<FILM> Wednesday, June 29 ‘Billy Childish is Dead’ Dreamland 812 E. Market St. $5; 8 p.m. It ought to be an international crime that Billy Childish is not more well known, or taught in schools yet. As a musician, he has been inhumanely productive, leading garage-punk-blues bands like Thee Milkshakes, Thee Mighty Caesars and … Continued

The Funky Meters know how to strut their stuff

“The Fourth of July, it’s gonna be a great situation. I don’t like to be cold, I really like the heat.” At 73, Art Neville should know what he likes. As one of the famed New Orleans Neville family of musicians, he has long since stamped his sound all over American music. The keyboardist has … Continued

Video TapeWorm

THIS WEEK’S TWIN PEEKS: HOBO WITH A SHOTGUN 2011; $26.95, R Fans of gritty grindhouse actioners and goofy Troma gore films are probably wetting themselves in anticipation of this terrific trash title. Rutger Hauer is a homeless man who dreams of buying a lawnmower, only to become the victim of an evil drug lord. Next … Continued

The Taste Bud: Kentucky — The blueberry state

I always appreciated blueberries in a passing way — as in, I didn’t mind them in muffins, liked them in Pop-Tarts, and would occasionally eat a handful of the little blue buggers if the opportunity presented itself. But last summer, I was grocery shopping with a cheesy-looking little supermarket hand basket — I feel like … Continued

Locavore Lore: Dare ya to go vegan

A few weeks ago, a friend issued a community challenge to go vegan for a month. I’m always up for a challenge, even if it’s just to prove a point, so I accepted the dare, along with a slew of other people. I’ve written about my views on factory farming before, but I’ve always made … Continued

Book: Sugar free

See a Little Light: The Trail of Rage and Melody By Bob Mould with Michael Azerrad. Little, Brown & Company; 403 pgs., $24.99. For a lot of people, the 1980s were a time of fun and frivolity; their memories of that decade (if they were there in the first place) involve Rubik’s Cubes, “Miami Vice,” … Continued

Art: Luring the locals

Want to know how to spot a tourist (or maybe a local taking the day off with out-of-town relatives in tow)? Just look for people swinging those little Louisville Slugger bats up and down Main Street. Since downtown has little foot traffic except during the lunch hour and after-work rush, out-of-towners make up a large … Continued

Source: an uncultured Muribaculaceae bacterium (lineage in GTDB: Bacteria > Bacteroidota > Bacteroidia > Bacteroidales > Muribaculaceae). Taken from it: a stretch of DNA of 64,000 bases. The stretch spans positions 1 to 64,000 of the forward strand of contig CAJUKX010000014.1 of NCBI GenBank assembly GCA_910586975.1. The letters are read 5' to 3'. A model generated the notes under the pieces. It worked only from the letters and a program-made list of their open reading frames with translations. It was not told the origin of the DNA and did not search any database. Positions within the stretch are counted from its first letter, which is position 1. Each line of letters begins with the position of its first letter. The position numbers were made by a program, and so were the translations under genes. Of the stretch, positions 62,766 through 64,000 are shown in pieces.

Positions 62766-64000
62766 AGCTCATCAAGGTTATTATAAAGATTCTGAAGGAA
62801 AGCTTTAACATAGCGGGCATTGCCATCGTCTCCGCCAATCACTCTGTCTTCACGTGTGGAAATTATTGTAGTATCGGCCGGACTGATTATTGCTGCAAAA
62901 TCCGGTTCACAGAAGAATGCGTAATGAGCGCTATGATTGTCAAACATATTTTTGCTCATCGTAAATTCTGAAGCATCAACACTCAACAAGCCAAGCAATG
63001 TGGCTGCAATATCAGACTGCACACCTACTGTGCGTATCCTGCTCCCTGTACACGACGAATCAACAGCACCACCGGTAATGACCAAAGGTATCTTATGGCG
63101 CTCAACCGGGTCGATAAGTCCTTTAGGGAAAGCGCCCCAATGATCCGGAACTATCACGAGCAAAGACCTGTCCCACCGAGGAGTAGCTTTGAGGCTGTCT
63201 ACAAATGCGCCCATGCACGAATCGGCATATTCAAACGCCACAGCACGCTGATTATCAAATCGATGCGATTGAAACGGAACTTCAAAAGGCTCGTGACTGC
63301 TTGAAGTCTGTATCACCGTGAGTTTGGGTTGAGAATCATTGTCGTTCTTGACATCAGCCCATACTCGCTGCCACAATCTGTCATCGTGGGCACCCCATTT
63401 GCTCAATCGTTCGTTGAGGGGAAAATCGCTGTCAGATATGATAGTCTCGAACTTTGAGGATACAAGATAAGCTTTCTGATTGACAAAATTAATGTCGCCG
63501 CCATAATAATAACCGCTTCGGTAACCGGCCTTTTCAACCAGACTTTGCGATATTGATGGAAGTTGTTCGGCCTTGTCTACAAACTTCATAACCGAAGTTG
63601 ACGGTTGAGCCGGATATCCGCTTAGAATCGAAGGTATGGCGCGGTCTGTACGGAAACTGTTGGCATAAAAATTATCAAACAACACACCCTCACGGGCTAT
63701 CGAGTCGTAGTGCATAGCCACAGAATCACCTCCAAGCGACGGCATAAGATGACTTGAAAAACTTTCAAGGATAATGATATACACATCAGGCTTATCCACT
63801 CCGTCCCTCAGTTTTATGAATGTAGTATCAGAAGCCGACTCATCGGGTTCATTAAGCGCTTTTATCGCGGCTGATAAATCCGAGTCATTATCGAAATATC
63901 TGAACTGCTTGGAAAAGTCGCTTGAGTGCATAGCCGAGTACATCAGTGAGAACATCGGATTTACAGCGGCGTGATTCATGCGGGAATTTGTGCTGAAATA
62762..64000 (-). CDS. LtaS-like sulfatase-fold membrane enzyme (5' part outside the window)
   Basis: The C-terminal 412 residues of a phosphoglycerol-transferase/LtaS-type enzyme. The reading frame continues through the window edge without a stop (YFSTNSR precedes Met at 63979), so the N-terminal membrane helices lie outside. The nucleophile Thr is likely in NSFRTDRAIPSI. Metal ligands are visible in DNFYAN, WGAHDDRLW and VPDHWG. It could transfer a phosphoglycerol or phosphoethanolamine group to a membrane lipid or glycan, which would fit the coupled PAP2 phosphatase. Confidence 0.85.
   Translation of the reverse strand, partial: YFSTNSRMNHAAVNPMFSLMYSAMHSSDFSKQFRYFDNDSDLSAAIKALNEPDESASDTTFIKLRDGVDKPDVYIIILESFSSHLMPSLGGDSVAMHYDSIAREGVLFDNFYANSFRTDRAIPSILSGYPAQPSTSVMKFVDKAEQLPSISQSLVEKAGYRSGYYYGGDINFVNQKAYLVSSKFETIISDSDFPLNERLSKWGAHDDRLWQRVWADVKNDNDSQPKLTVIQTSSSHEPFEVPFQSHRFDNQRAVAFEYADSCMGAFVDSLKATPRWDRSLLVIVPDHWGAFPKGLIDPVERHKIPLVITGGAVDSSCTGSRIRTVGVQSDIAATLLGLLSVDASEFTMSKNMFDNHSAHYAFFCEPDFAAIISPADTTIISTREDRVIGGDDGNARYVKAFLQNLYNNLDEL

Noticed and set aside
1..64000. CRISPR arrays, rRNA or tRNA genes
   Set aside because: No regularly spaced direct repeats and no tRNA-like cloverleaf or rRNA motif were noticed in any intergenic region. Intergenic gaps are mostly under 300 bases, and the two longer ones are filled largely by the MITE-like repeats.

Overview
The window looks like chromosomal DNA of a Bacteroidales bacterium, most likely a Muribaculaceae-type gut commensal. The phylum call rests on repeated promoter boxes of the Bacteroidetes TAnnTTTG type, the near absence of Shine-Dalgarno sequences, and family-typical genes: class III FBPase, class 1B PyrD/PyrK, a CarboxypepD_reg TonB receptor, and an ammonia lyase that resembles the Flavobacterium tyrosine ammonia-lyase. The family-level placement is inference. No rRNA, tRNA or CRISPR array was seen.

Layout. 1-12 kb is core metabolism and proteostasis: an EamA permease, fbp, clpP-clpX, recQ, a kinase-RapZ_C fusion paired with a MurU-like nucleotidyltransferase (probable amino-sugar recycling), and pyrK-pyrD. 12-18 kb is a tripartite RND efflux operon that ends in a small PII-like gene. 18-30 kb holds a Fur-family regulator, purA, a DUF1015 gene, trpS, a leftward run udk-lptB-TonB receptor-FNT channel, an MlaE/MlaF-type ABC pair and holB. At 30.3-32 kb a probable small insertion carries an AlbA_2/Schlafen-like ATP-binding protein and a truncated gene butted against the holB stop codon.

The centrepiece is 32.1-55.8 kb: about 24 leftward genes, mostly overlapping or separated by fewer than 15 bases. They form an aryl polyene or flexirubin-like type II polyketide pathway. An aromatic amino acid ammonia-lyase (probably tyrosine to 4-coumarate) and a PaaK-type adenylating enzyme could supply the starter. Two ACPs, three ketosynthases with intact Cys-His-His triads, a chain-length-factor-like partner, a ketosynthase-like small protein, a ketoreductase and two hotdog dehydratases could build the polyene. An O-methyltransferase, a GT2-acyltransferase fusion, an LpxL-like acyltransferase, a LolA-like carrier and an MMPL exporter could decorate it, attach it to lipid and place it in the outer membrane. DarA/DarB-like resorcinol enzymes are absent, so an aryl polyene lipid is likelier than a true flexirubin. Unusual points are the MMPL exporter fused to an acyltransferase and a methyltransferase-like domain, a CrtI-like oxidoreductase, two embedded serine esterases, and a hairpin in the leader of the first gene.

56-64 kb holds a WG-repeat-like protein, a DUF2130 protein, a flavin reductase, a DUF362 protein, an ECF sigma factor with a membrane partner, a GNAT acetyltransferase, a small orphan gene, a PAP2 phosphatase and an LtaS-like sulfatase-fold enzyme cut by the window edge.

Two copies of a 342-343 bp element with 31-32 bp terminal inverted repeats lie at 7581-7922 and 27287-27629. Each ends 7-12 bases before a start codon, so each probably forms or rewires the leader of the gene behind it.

Rave On Buddy Holly

I hope that on the 75th anniversary of my birth, someone makes me something as perfect as Rave On Buddy Holly. I would probably be satisfied if someone just gives me Rave On Buddy Holly as is. This 19-song tribute has original tracks from a broad swath of popular musicians, including Patti Smith and Fiona … Continued

Black Up

Ishmael “Butterfly” Butler, of ‘90s hip-hop trio Digable Planets, has been a musical nomad since the band’s split — from the smoked-out blues of Cherrywine, an aborted solo disc and attempted stage reunions of the Planets. Shabazz Palaces is his latest incarnation, a project filled with more questions than answers, more potential than satisfaction. When … Continued

Born Union

“I’m from Kentucky, not Tennessee,” declares JP Wright on “Nashville Star,” a rant against modern country pop defiantly performed in a classic country style. Louisvillian Wright isn’t just a union man in theory; he’s a member of Railroad Workers United and actually spends his days working on the rails between Louisville and Nashville, the old … Continued

Just Out of Sight

If you’re going to backtrack through ‘70s rock like the Allmans, name-check the Heartbreakers and borrow from Joe Cocker’s arsenal, remember those guys had fun. Remember the chaos and foolishness that seemed, well, just out of sight. Going by the rock checklist, Edgehill Avenue’s third studio album has all the proper parts but ultimately few … Continued